Wer hat Europa verloren?

CAMBRIDGE – Der Finanzkollaps in Europa ist abgewendet worden – vorerst. Die Zukunft der Europäischen Union und das Schicksal der Eurozone sind jedoch nach wie vor in der Schwebe. Wenn Europa keinen Weg findet die Wirtschaft des Kontinentes bald zu reaktivieren, wird es über Jahre zu gedrückter Stimmung und gegenseitigen Schuldzuweisungen verdammt sein, „wer das europäische Projekt sabotiert hat“.

Europa hat 2009 einen schlimmeren Zusammenbruch erlitten als die Vereinigten Staaten und die europäische Wirtschaft steht vor einer wesentlich schleppenderen Erholung – wenn man es so nennen kann. Für dieses Jahr erwartet der Internationale Währungsfonds ein Wachstum von nur 1% für die Eurozone und im Jahr 2011 rechnet er mit 1,5%, verglichen mit 3,1 und 2,6% für die USA. Sogar Japan, das sich seit den Neunzigerjahren in einer tiefen Krise befindet, wird ein schnelleres Wachstum prognostiziert als Europa.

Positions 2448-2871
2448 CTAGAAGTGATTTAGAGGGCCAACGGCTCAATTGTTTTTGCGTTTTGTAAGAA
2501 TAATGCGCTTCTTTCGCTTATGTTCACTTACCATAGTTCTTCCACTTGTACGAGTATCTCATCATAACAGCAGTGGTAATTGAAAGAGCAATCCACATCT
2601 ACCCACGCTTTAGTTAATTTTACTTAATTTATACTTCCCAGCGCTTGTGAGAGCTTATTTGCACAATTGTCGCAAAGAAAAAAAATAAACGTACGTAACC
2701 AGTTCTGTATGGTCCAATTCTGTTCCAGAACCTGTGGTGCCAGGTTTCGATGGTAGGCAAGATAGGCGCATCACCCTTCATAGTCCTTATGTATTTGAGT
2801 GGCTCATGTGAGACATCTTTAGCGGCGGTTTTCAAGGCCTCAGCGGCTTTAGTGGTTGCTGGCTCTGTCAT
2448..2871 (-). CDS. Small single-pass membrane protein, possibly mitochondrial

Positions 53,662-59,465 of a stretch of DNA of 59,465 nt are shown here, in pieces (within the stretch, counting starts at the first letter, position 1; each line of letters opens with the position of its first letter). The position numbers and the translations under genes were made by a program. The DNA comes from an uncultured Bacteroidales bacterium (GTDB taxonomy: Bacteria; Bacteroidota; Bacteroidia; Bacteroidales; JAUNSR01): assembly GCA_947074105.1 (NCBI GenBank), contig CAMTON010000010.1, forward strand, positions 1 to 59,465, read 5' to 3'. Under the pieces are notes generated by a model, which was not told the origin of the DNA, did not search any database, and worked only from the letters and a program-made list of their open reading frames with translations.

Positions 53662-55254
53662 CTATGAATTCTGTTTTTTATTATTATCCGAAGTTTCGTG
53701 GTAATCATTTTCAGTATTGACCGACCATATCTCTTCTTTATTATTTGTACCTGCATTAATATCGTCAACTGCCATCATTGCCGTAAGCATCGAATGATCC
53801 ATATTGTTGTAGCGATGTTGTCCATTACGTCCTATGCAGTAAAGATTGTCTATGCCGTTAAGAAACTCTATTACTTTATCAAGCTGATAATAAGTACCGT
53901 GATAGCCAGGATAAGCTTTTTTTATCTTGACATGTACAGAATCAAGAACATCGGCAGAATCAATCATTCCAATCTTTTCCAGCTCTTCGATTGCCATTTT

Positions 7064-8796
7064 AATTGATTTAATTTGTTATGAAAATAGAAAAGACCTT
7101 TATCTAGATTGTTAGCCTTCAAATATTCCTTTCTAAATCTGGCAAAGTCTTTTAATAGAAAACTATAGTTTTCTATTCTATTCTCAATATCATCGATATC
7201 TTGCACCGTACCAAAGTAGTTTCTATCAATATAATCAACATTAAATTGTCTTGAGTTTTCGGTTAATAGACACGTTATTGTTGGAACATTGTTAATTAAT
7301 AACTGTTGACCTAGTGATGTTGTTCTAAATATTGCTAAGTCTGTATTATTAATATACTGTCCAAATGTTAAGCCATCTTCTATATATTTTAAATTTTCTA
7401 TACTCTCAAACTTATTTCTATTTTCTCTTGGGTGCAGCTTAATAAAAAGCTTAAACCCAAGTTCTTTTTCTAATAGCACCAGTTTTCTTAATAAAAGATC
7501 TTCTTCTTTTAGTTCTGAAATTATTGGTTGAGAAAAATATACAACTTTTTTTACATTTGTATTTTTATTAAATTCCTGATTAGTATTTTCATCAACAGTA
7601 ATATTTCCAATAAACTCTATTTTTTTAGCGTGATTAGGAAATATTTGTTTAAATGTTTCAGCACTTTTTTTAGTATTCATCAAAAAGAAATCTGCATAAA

Das europäische Wachstum wird von Schuldenproblemen und anhaltender Besorgnis über die Zahlungsfähigkeit von Griechenland und anderen hoch verschuldeten EU-Mitgliedern gehemmt. Während der private Sektor den Grad seiner Verschuldung reduziert und versucht seine Bilanzen zu sanieren, sind der Konsum und die Investitionsnachfrage eingebrochen und verursachen damit auch Rückgänge in der Produktion. Abgesehen von Sparmaßnahmen haben europäische Spitzenpolitiker bisher keine Lösung für das Wachstumsproblem vorgeschlagen.

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